“We stayed together for the sake of the kids” – how many times have you heard a friend or family member say this?
As a divorce attorney, I hear it on a weekly basis. But the truth is, sometimes waiting to get divorced for the sake of your children is not the right decision. How do you know if you should consider moving ahead with divorce now, versus waiting for the children to leave the house? Here are 10 points to consider:
- Decreased exposure to direct conflict if parents arguing – we can all agree it is not good for kids to see their parents arguing. If exposed to this environment for too long, children can pick up on those bad habits and let them spill over into their own lives – with friends and siblings now, and with their own significant others in the future. Ending the direct conflict that your child sees can help them in immeasurable ways.
- Kids are resilient and learn from different environments – remember how timid or anxious you were about starting your first job? Or even your first day of school each year? I bet you ended up smarter and better prepared for your next step in life after that. Kids of divorce are the same – they may experience anxiousness or shyness when approaching their new normal, but it is completely normal for children in these situations to grow and develop new skills that help them be prepared for their next stage in life.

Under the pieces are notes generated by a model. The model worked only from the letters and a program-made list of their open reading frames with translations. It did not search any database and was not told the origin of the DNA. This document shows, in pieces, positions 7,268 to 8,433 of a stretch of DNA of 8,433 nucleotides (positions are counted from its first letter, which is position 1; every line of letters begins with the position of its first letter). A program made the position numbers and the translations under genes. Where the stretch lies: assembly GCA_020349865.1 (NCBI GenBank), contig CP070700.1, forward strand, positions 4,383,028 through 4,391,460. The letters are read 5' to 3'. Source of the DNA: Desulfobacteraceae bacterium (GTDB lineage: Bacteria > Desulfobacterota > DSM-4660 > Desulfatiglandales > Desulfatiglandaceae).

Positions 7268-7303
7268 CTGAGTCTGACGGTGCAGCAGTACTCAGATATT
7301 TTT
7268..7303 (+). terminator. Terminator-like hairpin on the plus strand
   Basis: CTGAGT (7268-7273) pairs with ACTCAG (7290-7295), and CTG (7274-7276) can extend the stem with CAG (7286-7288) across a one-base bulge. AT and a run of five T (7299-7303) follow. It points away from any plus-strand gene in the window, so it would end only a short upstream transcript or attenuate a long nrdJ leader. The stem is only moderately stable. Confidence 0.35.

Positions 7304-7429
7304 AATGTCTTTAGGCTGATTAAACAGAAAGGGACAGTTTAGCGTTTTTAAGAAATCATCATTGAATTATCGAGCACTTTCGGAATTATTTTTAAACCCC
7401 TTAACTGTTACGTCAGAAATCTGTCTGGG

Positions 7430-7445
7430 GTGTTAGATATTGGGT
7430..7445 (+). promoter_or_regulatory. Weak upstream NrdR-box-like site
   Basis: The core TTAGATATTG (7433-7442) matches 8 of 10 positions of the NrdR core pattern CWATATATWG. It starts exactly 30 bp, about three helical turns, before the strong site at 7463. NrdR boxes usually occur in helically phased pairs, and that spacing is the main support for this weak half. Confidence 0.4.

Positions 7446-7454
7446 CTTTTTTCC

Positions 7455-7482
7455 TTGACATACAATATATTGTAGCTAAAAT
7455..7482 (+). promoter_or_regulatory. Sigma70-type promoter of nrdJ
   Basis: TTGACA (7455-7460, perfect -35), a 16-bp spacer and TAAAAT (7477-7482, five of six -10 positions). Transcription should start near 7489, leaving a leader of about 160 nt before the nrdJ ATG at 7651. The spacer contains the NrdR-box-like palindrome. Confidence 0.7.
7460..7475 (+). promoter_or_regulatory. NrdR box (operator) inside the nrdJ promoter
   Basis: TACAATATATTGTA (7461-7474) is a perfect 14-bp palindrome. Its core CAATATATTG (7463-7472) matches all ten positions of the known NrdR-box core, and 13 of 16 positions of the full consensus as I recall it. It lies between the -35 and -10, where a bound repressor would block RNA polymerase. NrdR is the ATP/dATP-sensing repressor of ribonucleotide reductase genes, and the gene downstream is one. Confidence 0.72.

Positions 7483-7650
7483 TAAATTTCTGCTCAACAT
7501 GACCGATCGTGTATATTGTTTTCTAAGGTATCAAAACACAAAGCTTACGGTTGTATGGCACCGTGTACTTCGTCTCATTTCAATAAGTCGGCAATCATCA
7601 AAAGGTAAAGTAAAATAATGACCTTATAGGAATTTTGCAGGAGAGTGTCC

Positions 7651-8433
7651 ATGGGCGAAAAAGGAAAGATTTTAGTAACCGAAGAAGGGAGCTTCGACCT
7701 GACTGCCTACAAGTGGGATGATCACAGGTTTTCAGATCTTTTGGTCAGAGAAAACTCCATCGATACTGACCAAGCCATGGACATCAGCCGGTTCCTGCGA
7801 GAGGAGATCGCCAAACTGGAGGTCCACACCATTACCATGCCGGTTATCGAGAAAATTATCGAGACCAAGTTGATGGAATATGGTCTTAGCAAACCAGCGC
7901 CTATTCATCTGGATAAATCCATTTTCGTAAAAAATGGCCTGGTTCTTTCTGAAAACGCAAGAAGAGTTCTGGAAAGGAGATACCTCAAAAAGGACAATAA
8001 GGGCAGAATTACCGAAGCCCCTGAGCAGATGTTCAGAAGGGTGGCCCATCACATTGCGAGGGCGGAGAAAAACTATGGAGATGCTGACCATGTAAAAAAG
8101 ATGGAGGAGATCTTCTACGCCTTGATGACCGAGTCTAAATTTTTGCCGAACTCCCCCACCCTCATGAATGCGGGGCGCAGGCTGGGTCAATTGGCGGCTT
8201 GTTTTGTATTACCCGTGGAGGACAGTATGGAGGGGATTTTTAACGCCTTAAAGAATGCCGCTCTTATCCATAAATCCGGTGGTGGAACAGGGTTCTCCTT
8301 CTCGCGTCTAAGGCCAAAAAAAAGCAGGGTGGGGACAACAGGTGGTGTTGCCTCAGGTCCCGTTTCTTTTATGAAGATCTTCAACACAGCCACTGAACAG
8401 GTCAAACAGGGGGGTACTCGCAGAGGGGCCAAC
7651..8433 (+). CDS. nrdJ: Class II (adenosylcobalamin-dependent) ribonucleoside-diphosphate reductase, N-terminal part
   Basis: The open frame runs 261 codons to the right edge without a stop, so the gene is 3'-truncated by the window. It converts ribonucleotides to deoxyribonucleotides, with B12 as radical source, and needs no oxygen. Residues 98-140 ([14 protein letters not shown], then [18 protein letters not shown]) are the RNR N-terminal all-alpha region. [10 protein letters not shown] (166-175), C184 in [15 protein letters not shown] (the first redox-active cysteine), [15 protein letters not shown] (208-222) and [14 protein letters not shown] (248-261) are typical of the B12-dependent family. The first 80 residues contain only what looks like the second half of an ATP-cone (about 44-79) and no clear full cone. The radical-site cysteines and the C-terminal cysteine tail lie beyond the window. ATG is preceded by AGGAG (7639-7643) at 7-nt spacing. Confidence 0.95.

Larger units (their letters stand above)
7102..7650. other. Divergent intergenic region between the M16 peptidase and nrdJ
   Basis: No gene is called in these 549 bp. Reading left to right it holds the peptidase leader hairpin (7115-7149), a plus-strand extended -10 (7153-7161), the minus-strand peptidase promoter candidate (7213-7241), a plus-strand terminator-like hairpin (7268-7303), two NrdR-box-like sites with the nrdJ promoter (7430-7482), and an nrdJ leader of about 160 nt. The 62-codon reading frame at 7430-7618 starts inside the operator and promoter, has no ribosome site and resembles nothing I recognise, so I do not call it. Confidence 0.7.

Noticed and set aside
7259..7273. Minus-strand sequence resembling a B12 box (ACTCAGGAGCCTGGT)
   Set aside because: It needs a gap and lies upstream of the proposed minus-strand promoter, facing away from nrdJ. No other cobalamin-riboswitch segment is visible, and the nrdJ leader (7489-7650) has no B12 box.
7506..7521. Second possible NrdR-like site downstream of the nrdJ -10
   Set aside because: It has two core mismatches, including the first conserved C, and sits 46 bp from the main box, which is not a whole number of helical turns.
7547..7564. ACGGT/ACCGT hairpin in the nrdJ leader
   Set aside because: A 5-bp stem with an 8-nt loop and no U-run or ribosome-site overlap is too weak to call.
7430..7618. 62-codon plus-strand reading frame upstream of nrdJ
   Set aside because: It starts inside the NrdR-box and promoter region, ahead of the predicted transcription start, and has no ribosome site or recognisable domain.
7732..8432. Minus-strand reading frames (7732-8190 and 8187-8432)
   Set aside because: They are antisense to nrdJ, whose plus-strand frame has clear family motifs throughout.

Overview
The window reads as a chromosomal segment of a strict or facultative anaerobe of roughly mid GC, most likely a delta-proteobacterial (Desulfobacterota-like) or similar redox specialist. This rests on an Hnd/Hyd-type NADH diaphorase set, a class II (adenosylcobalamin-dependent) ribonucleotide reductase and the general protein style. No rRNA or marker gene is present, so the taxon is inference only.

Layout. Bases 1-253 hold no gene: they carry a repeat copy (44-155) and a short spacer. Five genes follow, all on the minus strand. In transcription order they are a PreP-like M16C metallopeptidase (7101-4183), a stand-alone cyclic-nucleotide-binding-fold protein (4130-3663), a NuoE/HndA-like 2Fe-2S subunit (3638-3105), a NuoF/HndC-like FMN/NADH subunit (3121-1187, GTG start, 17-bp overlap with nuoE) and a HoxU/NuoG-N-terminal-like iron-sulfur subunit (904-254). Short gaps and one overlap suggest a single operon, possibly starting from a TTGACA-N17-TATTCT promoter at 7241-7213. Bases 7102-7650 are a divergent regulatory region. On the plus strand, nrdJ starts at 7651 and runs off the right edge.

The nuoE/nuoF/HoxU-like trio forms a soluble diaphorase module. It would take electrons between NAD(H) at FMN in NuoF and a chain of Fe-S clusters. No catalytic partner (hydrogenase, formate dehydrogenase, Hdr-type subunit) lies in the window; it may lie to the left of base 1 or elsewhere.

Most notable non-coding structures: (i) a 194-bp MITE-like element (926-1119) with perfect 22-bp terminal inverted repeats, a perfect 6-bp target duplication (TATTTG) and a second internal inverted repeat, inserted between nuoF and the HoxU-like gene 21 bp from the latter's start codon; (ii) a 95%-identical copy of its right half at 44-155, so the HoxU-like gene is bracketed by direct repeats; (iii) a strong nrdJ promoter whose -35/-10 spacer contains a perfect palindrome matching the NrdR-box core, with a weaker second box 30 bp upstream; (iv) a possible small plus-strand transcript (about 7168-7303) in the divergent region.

- Blended families – new sibling relationships, different family traditions, and learning to respect a stepparent are all invaluable skills that children of divorced parents can work towards.
- More Quality time with each parent – some parents even craft their parenting time schedules to provide for individual parenting time with each child. Think about how amazing some quality one-on-one time could be – the things you could do with just one child to give your focus and attention to.
- Increased empathy – develop an understanding of other children of divorce, and how to support them because you know what they’ve been through (for better or for worse!)
- 2 Christmases – OK, but really. Celebrating each holiday twice (even your birthday!) can’t be so bad.
- Happier parent makes for a better home – your child sees and knows whether you are happy, sad, stressed, and the like. If you are happier, your child will pick up on that, and will make for a better home environment for your child.
- They may become more independent – having to navigate two homes, two sets of rules, and two family structures, your child will learn to depend on himself/herself to take on tasks that they may have previously looked for one of their parents to do because there were 2 parents around. With one parent households, children learn independence and can thrive in feeling a sense of accomplishment when new skills are developed.
- Higher achiever – While it may seem illogical, it is not unusual for a child of divorced parents to work harder to want to please both parents, and that can have a positive effect on both academic performance and athletic achievements.
- Increased patience and tolerance – Children of divorce are no strangers to more adult issues in life, which require them to develop coping strategies for these issues. Developing patience and tolerance are just two of the developmental qualities children of divorce can cultivate.